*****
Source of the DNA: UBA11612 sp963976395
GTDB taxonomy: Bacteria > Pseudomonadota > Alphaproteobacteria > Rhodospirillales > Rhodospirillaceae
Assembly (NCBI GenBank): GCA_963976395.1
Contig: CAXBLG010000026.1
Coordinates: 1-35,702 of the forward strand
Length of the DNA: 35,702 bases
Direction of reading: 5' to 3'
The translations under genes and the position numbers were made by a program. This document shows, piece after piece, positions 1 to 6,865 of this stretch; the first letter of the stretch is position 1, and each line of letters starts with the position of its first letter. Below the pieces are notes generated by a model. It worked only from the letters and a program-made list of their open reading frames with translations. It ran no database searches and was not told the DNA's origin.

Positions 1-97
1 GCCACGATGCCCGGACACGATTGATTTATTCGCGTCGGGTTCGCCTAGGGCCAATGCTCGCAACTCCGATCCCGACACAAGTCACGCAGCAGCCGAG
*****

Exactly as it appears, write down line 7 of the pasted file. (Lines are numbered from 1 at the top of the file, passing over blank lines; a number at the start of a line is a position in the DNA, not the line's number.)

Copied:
Direction of reading: 5' to 3'